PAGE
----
The left’s unconvincing alibi for the defeat of Prop 16

My favorite result from last week’s election was the defeat of Proposition 16 by the voters of California. Prop 16 was the left’s attempt to repeal California’s ban on racial and other forms of discrimination by the State. It lost decisively, 56.5 to 43.5.

Prop 16’s sponsors attribute the defeat to voter confusion. But Prop 16 didn’t lose because voters were confused. It lost because most people don’t favor the government making decisions based on race.

Prop 16’s sponsors are so sold on their BS about the wonders of diversity that they can’t get their minds around the fact that most Americans want the government to judge people by their character and their credentials, not by the color of their skin. But polls show that Americans still hold this old-fashioned view.

According to our friend Gail Heriot, of the U.S. Civil Rights Commission:

The polls have been consistent for decades. Whenever the issue is stated fairly and clearly, opposition to race and sex preferences is overwhelming. For example, in 2003, 2006, 2013, and 2016, the Gallup has asked the following question of poll respondents:

“Which comes closer to your view about evaluating students for admission into college or university—applicants should be admitted solely on the basis of merit, even if that results in few minority students being admitted (or) an applicant’s racial or ethnic background should be considered to help promote diversity on college campuses, even if that means admitting some minority students who otherwise would not be admitted.”

The responses were consistent: The number of respondents choosing “solely on merit” is always at least twice as great as the number choosing “help promote diversity.” In 2016, it was 70% for “solely on merit” vs. 26% for considering racial or ethnic background.

Note that the question was posed so as to take account of the arguments on both sides. Respondents were alerted to the possibility that without considering race or ethnic background “few minority students” may be admitted. Note also that, if anything, the question is unfair to the “NO on 16” campaign, since most “NO” voters are willing to take into consideration things other than academic achievement (such as low income); they simply oppose using race or ethnicity as the measure of disadvantage.

(Emphasis added)

Gallup isn’t the only polling organization whose surveys show a marked preference by Americans for merit-based decisionmaking:

In 2019, Pew Research conducted a similar poll that focused on employment instead of college admissions. Like the Gallup poll, the Pew poll gave respondents two choices:

“When it comes to decisions about hiring and promotions, companies and organizations should—

… Only take qualifications into account, even if it results in less diversity.

Or …

… Also take race and ethnicity into account in order to increase diversity.”

The results were consistent with the Gallup poll: 74% chose “only take qualifications into account,” while 24% chose “also take race and ethnicity into account.”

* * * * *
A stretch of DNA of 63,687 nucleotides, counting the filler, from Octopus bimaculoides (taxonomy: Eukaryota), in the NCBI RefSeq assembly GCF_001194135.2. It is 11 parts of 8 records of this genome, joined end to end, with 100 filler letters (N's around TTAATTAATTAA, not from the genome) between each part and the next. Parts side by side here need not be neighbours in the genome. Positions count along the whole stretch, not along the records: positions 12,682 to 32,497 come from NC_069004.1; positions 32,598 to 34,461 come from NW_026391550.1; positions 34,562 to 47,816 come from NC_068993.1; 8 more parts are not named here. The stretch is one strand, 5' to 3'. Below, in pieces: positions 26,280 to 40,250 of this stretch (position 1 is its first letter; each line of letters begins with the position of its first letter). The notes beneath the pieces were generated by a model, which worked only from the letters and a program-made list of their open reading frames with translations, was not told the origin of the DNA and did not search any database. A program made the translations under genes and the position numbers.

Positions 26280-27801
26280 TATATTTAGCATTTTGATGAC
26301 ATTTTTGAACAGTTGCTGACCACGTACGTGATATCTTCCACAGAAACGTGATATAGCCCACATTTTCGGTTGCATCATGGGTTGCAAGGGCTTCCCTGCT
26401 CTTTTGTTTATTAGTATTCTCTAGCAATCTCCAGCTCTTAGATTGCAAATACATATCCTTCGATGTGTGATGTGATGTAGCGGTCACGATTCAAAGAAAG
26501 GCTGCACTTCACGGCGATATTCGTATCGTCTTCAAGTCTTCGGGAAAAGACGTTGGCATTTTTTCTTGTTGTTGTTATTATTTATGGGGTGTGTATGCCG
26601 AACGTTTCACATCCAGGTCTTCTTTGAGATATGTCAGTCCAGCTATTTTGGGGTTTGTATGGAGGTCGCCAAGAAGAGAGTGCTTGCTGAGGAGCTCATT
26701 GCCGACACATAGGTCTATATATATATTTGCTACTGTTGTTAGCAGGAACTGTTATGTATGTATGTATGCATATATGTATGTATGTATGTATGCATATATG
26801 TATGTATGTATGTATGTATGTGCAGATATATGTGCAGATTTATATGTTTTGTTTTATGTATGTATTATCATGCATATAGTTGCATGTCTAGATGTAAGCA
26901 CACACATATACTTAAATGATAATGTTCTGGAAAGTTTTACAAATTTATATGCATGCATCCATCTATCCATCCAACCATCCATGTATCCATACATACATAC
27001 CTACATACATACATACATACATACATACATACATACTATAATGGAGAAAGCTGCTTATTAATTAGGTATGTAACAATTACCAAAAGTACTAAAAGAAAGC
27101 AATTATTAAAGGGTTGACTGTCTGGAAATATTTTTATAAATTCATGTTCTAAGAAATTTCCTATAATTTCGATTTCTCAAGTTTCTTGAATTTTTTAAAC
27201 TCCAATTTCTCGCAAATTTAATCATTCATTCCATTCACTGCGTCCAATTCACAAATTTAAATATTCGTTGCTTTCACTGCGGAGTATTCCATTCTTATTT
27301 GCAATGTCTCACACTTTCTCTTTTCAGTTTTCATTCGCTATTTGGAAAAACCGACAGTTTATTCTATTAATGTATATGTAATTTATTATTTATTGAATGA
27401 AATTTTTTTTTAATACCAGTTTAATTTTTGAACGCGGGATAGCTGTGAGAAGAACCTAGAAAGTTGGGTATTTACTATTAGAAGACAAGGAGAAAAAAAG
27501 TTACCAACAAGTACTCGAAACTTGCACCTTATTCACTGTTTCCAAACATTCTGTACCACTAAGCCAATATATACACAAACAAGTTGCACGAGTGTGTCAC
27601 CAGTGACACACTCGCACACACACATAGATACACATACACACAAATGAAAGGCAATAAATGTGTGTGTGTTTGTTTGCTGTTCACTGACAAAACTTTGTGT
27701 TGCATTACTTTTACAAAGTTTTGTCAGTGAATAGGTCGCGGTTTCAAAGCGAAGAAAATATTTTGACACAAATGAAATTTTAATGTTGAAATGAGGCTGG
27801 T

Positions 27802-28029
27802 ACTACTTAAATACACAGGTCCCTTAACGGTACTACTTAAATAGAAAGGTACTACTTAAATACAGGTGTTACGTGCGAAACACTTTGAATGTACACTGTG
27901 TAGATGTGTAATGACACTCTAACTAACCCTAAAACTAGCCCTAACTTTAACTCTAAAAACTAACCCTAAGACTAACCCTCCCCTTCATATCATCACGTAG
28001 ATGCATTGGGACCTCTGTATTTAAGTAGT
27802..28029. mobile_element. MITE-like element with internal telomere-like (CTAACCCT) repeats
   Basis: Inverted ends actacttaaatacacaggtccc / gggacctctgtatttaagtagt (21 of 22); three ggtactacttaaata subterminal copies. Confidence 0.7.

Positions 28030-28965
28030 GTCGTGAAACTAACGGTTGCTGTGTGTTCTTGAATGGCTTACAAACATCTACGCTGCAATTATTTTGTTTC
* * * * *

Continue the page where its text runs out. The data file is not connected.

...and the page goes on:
This was not because respondents didn’t see any value in racial and ethnic diversity in the workplace. When asked how important it is “for companies and organizations to promote racial and ethnic diversity in their workplace,” 75% said it is either “very important” or “somewhat important.” Only 24% said it was “not too important” or “not at all important.” They did not, however, believe race or ethnicity should be taken into consideration in hiring or promotions.

(Emphasis added)

The results were the same when, also in 2019, Pew surveyed the issue of race-based college admissions. Among adults, 73 percent said race and ethnicity should not be a factor in these decisions. Majorities of all races and ethnicities agreed. Only 26 percent of adults said race and ethnicity should be either a major (7 percent) or a minor (19 percent) factor.

In leading the opposition to Prop 16, Gail found that many that many left-of-center Californians agreed with her position:

Some helped out the campaign in large or small ways. I suspect that anyone who goes through our list of donors will find quite a few registered Democrats among them. They weren’t confused about Prop 16. They understood it all too well.

As for the language of Prop 16, it was produced by California Attorney General Xavier Becerra (a liberal Democrat). Moreover, according to Gail:

[T]here was not a hint of any dissatisfaction with that language until it became clear that Proposition 16 was destined to lose. In July, it was the NO on 16 campaign that objected to the ballot language. While the NO side brought a lawsuit to correct what it viewed as misleading ballot language, as far as anyone could tell the YES side was happy with the language. Instead, YES side brought a lawsuit against the NO side, arguing that its ballot pamphlet argument was misleading. Both lawsuits were unsuccessful.

(Emphasis added)

There’s nothing confusing about the language regarding Prop 16 that appeared on the ballot. It stated:



Permits government decision-making policies to consider race, sex, color, ethnicity, or national origin in order to address diversity by repealing constitutional provision prohibiting such policies. Fiscal Impact: No direct fiscal effect on state and local entities. The effects of the measure depend on the future choices of state and local government entities and are highly uncertain.

Prop 16’s backers have a low regard for the intelligence of California voters if they genuinely believe this language confused them.

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